Frequently Asked Questions
- What is a charter school?
- How did this particular charter school come about?
- What is the Montessori method?
- Why did we choose Montessori?
- How do families work together in this school community? How much parental involvement is required?
- How will this school be different from traditional public schools?
- How is this school similar to traditional public schools?
- Do children learn the traditional subjects and Common Core?
- Won't classes be chaotic with so many children working on different projects?
- What about logistics?
- Why were classes smaller for the upper elementary class than for the lower in the early years?
- If we win the lottery, how long do we have to decide or respond?
- How do I enroll my child and how does the lottery work?
- Where do I find more information about Montessori?
- Who is MMCI?
A charter school is a public school, free and open to all district students of the right grade level. It is financed by public tax dollars and authorized by the local school board, but usually conceived and run by a non-profit corporation of parents and/or teachers. It is accountable to the local school board. Some bureaucratic regulations are waived (the degree varies by state) - to enable the sponsors to experiment with different academic programs, schedules, etc.
The founders of this charter school are a group of committed parents who worked for two years with the local Board of Education to provide a public alternative to traditional school settings. Because no one educational approach is successful for all children, we set out to expand the educational options available in Frederick County.
In a nutshell, the Montessori classroom is a prepared environment in which a multi-aged group of children self-select their "work" during long periods (2-3 hrs) of uninterrupted time. Children work independently, in pairs, or in small groups of their choosing. They work at their own level and pace, with as much repetition as needed. There are no curriculum ceilings holding fast learners back, and children who require more time to master a concept or skill do not have to move on before they are ready. The Montessori method of teaching reading is multi-sensorial and rigorously phonetic. The mathematics program includes a graded series of manipulatives that allow children to master concepts in a concrete form before moving to the abstract. Particularly in the early grades, each activity or project is designed for self-education and is self-correcting; that is, the educational activities can be done independently and the materials make a child's errors obvious. Therefore, the learning process is within the child's control.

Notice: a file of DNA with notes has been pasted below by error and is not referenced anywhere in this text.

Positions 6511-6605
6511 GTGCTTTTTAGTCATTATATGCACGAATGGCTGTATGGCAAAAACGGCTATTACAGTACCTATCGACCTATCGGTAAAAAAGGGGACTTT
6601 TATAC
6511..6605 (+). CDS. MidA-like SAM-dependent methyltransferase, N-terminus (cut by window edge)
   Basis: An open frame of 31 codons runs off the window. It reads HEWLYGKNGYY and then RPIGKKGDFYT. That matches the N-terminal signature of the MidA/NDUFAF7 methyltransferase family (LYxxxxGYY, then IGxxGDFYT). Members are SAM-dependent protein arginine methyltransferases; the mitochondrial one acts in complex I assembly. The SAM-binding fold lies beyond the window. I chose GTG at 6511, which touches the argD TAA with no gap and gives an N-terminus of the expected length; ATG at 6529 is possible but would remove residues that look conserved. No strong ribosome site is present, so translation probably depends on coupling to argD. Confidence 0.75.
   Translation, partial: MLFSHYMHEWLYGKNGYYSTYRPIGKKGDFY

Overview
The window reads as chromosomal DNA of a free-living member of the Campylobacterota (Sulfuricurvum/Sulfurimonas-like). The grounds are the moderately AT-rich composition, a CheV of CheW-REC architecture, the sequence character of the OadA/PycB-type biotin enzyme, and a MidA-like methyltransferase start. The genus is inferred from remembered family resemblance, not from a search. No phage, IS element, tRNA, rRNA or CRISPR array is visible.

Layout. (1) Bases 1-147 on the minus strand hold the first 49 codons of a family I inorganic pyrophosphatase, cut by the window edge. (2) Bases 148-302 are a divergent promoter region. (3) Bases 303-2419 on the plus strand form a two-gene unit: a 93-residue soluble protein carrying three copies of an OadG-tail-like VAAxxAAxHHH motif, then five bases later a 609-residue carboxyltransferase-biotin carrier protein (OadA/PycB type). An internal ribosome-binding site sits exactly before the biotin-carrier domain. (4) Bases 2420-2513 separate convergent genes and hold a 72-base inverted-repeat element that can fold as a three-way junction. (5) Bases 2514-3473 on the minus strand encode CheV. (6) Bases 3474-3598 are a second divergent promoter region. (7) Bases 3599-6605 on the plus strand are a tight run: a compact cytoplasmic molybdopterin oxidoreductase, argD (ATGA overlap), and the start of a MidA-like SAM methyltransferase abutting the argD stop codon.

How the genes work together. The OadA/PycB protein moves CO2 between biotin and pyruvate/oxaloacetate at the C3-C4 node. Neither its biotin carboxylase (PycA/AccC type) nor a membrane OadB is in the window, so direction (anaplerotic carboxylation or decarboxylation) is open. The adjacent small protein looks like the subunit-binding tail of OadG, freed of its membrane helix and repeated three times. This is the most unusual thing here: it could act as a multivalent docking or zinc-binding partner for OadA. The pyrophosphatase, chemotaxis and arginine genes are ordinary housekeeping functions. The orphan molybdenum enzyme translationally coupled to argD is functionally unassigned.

Modern research in the fields of neuroscience, cognitive science, child development and linguistics has strongly supported Montessori's methods. Studies have shown that children attending Montessori preschools on average are one to two years ahead in learning to read and write and in learning math skills. The Montessori method has a 100-year history of being a successful educational program for the vast majority of children, including many who do not thrive in a traditional classroom. Many of the Founders of this school have had experience with Montessori education in the past, and the research results confirmed their personal experiences.